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Washington Color School: Home

Washington Color School

A LibGuide Created For LIS 652

By Kristen Tivey, Mia Bathke, and Manuela Aronofsky

A family tree of Modern Art in Washington

Figure 1: Cornelia Noland, A family tree of Modern Art in Washington [DETAIL], 1960s. Henri Gallery records, Archives of American Art, Smithsonian Institution. [Click through to explore image on the Smithsonian website.]

Figure 2: Cornelia Noland, A family tree of Modern Art in Washington, 1960s.Henri Gallery records, Archives of American Art, Smithsonian Institution. [Click through to explore image on the Smithsonian website.]

Figure 3: Cornelia Noland, A family tree of Modern Art in Washington [DETAIL], 1960s. Henri Gallery records, Archives of American Art, Smithsonian Institution. [Click through to explore image on the Smithsonian website.]

A GENERAL OVERVIEW

The Washington Color School art movement emerged in the 1950’s, and grew throughout the 1960's. It is said to have developed from the more widely-studied movement color field painting, and many of the writings about the Washington Color School use the terms interchangeably. The school's centrality to the DC-area (a drastic change from the New York-focused art world), as well as its use of new art techniques, distinguish it from more widely studied art movements (see 'Related Art Movements' for more information).

More information on the movement's prominent artists - known as the Washington Color Painters - can be found in our 'Biographies of Prominent Artists' box, however the movement is said to have been started by DC-painters Morris Louis, and Kenneth Noland. The painters' technique was characterized by the use of bold acrylic paint soaked onto raw canvas.

Often marked by severe geometric shapes, and strong swaths of primary color, the Washington Color Painters created a form of abstract art that focused on putting "pure color on the canvas" in order to "create an immediate, all at once, visual experience for the viewer" (Seiferle, 2018). In fact, the artwork of the Washington Color School is most-often defined by this use of bold color, along with “a focus on light and form,” and a rejection of “the artist’s projection of emotion within the painting” (McMahon, 2016). While often associated with abstract expressionism, the Washington Color School "rejected the gestural style of the New York artists . . . In contrast to the dripping and slashing of action painting, they preferred to stain their raw canvases, allowing the accidental combinations of gravity and paint to create veils of color that floated across the surface like the improvised harmonies of jazz" (Rose, 2007).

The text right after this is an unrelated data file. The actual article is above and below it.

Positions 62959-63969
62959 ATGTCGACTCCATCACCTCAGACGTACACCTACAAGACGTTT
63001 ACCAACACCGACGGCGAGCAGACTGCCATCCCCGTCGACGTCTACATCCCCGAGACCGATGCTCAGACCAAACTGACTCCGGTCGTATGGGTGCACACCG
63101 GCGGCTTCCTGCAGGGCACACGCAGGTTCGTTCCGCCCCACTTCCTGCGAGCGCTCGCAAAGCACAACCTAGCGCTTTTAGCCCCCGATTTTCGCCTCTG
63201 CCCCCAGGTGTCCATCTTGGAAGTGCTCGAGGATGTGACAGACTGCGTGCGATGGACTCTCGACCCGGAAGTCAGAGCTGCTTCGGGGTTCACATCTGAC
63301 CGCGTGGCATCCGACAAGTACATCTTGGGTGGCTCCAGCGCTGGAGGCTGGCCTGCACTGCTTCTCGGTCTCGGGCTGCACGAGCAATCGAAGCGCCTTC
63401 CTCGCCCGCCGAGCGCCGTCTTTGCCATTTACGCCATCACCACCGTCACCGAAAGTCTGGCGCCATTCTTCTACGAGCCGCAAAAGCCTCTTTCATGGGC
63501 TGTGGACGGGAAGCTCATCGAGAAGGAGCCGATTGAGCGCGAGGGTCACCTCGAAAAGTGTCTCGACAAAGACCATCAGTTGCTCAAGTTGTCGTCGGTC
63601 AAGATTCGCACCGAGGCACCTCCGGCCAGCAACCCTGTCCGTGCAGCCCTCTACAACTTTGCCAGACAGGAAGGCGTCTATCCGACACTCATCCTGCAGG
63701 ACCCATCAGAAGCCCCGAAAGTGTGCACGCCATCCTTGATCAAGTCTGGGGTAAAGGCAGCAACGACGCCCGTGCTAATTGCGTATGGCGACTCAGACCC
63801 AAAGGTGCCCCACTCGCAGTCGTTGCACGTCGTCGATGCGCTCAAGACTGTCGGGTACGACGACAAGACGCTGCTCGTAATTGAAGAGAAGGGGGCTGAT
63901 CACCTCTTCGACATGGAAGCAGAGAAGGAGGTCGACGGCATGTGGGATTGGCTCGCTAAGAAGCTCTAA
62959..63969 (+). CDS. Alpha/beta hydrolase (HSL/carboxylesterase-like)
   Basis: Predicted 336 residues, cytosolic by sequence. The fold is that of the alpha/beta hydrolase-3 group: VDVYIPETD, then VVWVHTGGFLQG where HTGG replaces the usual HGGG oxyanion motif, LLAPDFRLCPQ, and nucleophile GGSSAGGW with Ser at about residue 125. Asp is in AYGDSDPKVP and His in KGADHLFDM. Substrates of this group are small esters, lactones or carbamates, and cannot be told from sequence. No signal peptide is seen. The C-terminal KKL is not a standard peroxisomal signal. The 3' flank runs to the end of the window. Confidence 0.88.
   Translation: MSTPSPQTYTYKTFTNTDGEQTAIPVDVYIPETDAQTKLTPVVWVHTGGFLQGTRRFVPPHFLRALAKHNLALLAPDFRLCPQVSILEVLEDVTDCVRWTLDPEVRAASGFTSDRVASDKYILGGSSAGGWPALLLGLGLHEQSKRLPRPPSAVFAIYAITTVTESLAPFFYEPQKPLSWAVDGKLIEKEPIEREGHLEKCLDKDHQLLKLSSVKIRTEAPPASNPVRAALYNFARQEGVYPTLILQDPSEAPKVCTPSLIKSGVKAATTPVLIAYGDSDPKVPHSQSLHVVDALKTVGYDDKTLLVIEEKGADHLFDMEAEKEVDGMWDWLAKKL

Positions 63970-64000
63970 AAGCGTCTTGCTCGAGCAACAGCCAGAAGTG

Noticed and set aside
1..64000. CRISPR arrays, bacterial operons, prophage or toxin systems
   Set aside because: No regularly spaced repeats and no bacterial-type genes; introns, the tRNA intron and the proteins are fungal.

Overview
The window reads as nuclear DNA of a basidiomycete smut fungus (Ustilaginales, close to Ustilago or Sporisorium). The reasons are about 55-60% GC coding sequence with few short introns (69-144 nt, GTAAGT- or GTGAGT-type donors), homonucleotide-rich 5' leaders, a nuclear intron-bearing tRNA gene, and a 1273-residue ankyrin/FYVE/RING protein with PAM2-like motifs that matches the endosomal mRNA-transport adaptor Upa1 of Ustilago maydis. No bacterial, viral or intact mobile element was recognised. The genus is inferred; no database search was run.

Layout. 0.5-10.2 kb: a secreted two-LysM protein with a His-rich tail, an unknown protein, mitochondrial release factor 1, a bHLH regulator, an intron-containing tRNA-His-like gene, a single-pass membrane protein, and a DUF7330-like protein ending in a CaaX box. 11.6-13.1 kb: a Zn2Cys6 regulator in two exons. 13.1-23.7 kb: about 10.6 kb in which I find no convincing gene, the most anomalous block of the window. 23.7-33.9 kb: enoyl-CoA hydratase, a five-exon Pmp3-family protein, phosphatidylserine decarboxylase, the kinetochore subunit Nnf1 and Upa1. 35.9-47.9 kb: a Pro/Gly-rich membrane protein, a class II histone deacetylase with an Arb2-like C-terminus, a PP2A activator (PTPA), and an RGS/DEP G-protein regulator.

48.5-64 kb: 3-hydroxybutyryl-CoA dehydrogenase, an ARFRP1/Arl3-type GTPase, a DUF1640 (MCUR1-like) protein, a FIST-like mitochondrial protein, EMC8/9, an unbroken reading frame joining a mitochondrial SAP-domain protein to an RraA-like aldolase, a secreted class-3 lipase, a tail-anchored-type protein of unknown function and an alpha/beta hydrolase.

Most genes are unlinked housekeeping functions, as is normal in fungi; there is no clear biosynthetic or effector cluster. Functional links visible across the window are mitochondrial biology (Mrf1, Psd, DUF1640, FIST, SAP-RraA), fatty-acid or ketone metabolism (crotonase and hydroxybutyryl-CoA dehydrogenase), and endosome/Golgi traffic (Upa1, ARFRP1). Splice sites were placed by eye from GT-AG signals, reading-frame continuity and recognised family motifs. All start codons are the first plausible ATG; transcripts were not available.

As there are not many comprehensive resources on this particular art movement, we chose to make it the subject of our LibGuide. By consolidating different resources and sources of information, we hope the guide will help anyone who has an interest in the Washington Color School.

AN ANNOTATED BIBLIOGRAPHY OF GENERAL RESOURCES

The Washington Color School is not widely written about. This is in part because the movement did not take place in New York (where most of the artistic focus was at the time), and partly because it is often referenced interchangeably with color field painting, as well as absorbed into the much larger abstract expressionist movement. The resources below are specific to the Washington Color School, and were used as references throughout this LibGuide. Below, the resources are seperated by accessibility, beginning with sources that are freely available online and ending with print resources all available through the New York Public Library.

We invite you to explore these resources in your own research!

Resources freely accessible online:

This resource does not directly apply to the Washington Color School, however if users are interested in current examples of data aggregation and statistics for the arts (an under-reported sector), this organization provides several publications, reports, and toolkits.

This is the governmental website most relevant to art and culture. If the user is interested in any artist's contribution to today's art world, they may find information on this site. For example, a search for "Sam Giliam" on the site's home page will bring up an archive of several articles and posts from the NEA's blog "Art Works."